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Latest Brexit twist leaves EU expecting another delay
A DAMNING UK Supreme Court ruling against British Prime Minister Boris Johnson this week has rekindled discussion within the European Union about another delay to Brexit, with the bloc drawing a line in the sand of mid-2020 at the latest.
The British parliament resumed on Wednesday after the court ruled that the chamber had been unlawfully suspended by Mr Johnson, who insists that he will take Britain out of the EU on Oct 31 - with or without a deal to manage the fallout.
But British lawmakers reject the most damaging, no-deal Brexit. And now that they are back at work, they will have the chance to upset Mr Johnson's plans.
With the divorce deal stalled, the EU is expecting another delay to Britain's departure date after it was already postponed twice from the original March deadline.
"We are in favour of an extension if we also see what is the way forward - will there be a general election, a second referendum, will there be a Withdrawal Agreement," said Guy Verhofstadt, an EU lawmaker dealing with Brexit.
"I think that there is unanimity . . . to say 'OK, let's go forward with an extension if there is a clear path to a solution and unwinding of the situation we have today'," he told EU lawmakers on Wednesday afternoon.
With a national election expected in Britain by the end of the year, the bloc currently sees that as the most likely justification of anther lag - a decision that would require the unanimity of the 27 states staying on.
The problem is, however, that Britain would need to request such an extension, which Mr Johnson has vowed never to do - and now EU Brexit watchers are speculating about him possibly stepping aside to let someone else make the step.
Under the law, the EU could also formally demand a delay - which Britain would need to agree to for it to take effect.
But diplomats and officials dealing with Brexit in the bloc's hub Brussels ruled out such a possibility, saying that it would risk feeding Mr Johnson's rhetoric about distant elites trying to frustrate the will of the people.
With many question marks over the fate of Brexit lingering three years since Britons voted to leave, the EU leaders' meeting in Brussels on Oct 17-18 will discuss the desirable length of any such delay.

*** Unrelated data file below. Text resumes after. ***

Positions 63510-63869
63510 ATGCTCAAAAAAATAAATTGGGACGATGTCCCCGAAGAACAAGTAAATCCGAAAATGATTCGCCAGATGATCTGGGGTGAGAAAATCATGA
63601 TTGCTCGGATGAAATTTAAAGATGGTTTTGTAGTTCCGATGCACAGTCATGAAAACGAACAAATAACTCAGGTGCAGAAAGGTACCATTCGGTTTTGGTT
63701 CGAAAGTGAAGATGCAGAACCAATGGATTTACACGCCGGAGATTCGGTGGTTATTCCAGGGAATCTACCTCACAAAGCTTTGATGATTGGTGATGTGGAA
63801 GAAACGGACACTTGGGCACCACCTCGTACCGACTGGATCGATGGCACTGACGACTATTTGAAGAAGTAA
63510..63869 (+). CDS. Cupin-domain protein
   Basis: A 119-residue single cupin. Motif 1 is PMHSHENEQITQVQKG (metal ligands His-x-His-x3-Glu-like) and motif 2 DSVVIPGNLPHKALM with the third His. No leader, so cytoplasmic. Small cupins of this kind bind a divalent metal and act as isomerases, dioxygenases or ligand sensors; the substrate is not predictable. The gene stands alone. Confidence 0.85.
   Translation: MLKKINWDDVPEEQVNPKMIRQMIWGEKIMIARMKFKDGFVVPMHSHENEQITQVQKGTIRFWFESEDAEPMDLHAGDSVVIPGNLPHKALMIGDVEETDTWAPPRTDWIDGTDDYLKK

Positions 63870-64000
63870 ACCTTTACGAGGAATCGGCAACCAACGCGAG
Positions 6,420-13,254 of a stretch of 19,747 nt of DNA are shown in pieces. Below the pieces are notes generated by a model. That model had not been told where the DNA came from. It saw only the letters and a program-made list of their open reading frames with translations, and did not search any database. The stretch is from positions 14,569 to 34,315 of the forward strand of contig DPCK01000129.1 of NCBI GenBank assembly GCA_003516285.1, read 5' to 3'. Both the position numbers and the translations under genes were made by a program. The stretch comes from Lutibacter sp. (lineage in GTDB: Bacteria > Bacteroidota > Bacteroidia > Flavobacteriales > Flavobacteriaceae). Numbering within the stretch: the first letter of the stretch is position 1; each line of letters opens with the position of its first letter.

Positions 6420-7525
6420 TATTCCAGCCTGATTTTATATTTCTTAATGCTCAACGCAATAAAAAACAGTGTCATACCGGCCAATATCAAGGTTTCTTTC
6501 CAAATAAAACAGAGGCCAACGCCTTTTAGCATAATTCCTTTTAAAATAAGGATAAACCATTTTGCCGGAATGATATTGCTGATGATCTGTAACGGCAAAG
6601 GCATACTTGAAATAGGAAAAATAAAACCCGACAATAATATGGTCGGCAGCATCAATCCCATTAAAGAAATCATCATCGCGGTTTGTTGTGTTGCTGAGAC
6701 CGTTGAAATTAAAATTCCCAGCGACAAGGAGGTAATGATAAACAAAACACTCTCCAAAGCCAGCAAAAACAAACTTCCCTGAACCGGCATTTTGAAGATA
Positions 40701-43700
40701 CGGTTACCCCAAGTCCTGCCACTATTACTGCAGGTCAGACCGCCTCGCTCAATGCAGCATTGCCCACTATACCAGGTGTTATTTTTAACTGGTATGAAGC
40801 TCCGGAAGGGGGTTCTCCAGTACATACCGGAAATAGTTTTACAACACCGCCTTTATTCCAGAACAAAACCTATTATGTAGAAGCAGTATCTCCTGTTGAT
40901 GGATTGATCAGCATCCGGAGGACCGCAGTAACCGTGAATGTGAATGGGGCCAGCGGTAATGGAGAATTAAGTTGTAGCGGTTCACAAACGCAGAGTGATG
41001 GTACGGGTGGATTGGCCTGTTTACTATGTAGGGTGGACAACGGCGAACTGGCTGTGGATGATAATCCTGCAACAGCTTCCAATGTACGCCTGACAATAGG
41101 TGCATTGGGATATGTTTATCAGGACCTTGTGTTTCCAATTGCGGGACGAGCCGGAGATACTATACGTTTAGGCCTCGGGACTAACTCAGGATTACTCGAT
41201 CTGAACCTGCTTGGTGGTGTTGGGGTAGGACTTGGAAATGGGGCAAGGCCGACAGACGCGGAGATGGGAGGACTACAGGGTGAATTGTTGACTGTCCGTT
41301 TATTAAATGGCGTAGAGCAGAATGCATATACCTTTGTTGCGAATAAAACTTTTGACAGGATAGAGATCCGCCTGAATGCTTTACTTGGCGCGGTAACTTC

The British prime minister will not be allowed in the room.
The House of Commons has passed a law demanding that London seeks a postponement until the end of January 2020 to avoid an abrupt split on Oct 31 should no new divorce deal be reached at the EU summit in three weeks' time.
"January may be a bit too soon for us," said one EU diplomat. "It is far from clear that Britain would be able to sort itself out by then, and we would risk another summit at the turn of the year to push back another no-deal prospect."
"A six-month delay until the end of March might be better for us," the diplomat said under condition of anonymity.
Brexit weighs heavily on the EU's work on its next long-term budget from 2021, and several diplomats said there could be no more extensions beyond mid-2020, when the bloc needs to have clarity on whether Britain would go on paying.
Mr Johnson on Thursday lost yet another vote in parliament over a government request for a three-day recess to allow his Conservative party to hold its annual conference.
This followed an ill-tempered debate on Wednesday in which Mr Johnson used terms such as "betray", "surrender" and "sabotage" to describe opponents blocking his path for exiting the EU.
He did not use the term "Benn Act", as others did, to describe the legislation that will require him to seek a three-month extension to Brexit, if he has not struck a deal with the EU by Oct 19. Instead, he called it the "Surrender Act", "Humiliation Act" and "Capitulation Act."
He dismissed MPs' concerns that his war-like language was fuelling violence and division.
Mr Johnson later told Tory MPs that he would not be bullied into changing the way that he speaks. He said he wants a deal, but agreement with the EU is not close. REUTERS, BLOOMBERG